Lots of goals, laughs in U.S. romp
VANCOUVER - There were almost as many one-liners as there were American goals in the first period of Friday’s men’s hockey semifinal between the U.S. and Finland.
Like, “Is the Finnish hockey federation going to apologize for the men’s team drinking beer and smoking cigars before the game?”
In a wild dozen minutes to start the game, the Americans scored six times on their way to a 6-1 win over Finland to advance to Sunday’s gold-medal game.
That led to this tweet from the consistently amusing @DownGoesBrown: “Were the fans doing the wave, or did somebody just say ‘Raise your hand if you could score on Kiprusoff today?’”
Six-one. That’s not a hockey game, it’s a tennis set — Federer against somebody.
A Finnish meltdown, or “Suomi hyytti,” as they would put it.
Maybe the Americans let up after jumping out to that 6-0 lead because they didn’t want the IOC talking about kicking men’s hockey out of the Winter Games over a lack of competition.
Even the players were getting into it.
What was it like, American goaltender Ryan Miller was asked, when you’re watching and it’s just bang-bang-bang?
“You forgot a few bangs,” Miller said. “It was one of the best games I’ve seen in the tournament because I got to watch most of it.”
Things unravelled quickly for the Finns after goalie Miikka Kiprusoff muffed a pass up the ice two minutes into the game, putting the puck right on the stick of American Ryan Malone, who had an empty net.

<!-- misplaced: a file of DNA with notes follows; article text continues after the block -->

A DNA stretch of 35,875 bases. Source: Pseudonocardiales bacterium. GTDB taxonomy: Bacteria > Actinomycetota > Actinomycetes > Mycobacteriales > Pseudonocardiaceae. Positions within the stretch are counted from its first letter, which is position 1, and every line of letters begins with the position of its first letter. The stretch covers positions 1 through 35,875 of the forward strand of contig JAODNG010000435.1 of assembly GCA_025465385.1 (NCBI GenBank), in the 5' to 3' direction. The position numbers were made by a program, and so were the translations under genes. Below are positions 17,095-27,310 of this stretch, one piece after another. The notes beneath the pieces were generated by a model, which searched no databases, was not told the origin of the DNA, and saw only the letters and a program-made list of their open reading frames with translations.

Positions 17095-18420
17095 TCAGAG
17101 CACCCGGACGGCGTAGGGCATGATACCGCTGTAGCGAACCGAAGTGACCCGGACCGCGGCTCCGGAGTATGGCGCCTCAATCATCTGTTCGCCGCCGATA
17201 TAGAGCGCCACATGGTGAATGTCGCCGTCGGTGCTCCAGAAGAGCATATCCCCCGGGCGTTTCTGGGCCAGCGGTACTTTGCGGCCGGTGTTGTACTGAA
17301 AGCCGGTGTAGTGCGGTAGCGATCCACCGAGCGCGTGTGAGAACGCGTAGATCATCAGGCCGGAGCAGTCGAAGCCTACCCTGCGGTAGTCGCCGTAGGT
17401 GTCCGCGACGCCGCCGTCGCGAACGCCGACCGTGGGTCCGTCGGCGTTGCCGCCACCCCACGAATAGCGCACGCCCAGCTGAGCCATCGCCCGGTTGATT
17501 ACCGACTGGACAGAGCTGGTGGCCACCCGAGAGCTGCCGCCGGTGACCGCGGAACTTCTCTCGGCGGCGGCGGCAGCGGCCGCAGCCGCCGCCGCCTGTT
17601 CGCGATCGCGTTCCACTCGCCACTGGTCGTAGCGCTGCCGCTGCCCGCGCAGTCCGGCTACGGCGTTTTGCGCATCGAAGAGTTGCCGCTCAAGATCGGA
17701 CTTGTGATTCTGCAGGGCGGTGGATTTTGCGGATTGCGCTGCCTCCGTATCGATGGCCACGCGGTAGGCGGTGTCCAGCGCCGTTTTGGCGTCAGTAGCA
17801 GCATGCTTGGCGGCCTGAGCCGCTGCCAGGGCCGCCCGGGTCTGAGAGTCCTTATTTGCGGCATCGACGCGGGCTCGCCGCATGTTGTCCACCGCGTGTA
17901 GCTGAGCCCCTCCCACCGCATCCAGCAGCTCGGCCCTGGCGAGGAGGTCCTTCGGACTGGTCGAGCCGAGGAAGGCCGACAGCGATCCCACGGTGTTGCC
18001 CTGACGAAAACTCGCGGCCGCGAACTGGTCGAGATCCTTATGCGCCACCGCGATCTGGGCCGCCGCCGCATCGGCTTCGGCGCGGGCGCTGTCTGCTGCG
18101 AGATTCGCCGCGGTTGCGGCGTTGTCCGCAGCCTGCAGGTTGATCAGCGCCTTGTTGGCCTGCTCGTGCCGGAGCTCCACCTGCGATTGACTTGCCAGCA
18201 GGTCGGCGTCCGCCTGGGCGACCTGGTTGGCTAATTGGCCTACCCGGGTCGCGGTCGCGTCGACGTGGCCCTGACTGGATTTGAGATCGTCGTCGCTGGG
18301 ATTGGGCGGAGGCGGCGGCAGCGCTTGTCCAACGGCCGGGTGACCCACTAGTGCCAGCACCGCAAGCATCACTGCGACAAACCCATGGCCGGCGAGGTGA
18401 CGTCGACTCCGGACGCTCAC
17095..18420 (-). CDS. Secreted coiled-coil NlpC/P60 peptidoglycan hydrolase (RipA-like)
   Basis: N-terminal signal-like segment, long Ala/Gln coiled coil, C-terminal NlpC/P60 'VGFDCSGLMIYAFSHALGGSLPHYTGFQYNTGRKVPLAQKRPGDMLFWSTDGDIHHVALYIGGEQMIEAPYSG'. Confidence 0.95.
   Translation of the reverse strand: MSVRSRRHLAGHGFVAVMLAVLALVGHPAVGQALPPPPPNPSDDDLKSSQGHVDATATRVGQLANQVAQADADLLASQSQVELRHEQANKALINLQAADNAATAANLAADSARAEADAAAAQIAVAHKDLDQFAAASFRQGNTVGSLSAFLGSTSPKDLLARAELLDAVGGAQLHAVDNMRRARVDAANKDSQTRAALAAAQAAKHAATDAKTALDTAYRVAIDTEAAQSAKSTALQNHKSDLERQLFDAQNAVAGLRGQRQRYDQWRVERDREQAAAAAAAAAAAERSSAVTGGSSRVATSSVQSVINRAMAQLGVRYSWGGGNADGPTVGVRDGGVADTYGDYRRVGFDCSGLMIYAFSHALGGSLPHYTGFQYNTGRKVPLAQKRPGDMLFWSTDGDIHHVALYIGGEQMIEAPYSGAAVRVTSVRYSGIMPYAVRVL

“It was a real bad pass,” said Kiprusoff, who faced the media and the music after the game and didn’t flinch (somewhere, you hope Alexander Ovechkin was watching). “I always have to take a second look before making a pass like that. I gave it tape-to-tape for the USA player.”
Zach Parise on a powerplay, Erik Johnson on a powerplay, Patrick Kane, Kane again, Paul Stastny ...
“It was a crazy 12 minutes to be a part of,” Kane said, “I’ve never been a part of something like that, where it seemed like we were scoring every shift, which was pretty amazing.”
“It’s 2-0 and a couple of mistakes, 4-0, 6-0,” said crestfallen Finnish star Teemu Selanne. “At that point you hope we played curling where you can just give up and you don’t have to put yourself on the line anymore. At this level, you can’t bounce back like that.”
Johnson was asked if he was surprised Kiprusoff wasn’t pulled after he scored to make it 3-0.
“It was a great goal,” he said, “why would they pull him?”
Finnish blue-liner Sami Salo admitted his squad made a lot of mistakes and the first goal was especially disheartening.
“But we can’t blame Miikka at all,” he said. “We as defenceman and the forwards didn’t give him any help at all. I don’t think any goalie would have stopped any of those goals they scored.
“I’m disappointed we left Miikka by himself. We just have to redeem ourselves (Saturday).”
So, at least the Finns still have something. There’s the bronze-medal game Saturday, a chance to wash off the stink of a brutal game.
“I hope we can smile (Saturday). There’s a bronze on the line,” said Selanne, who will play his last Olympic game.
“It’s all about bouncing back and taking what’s left. We have to remind ourselves it’s not over.”
On Friday, though, it was over before it even started.
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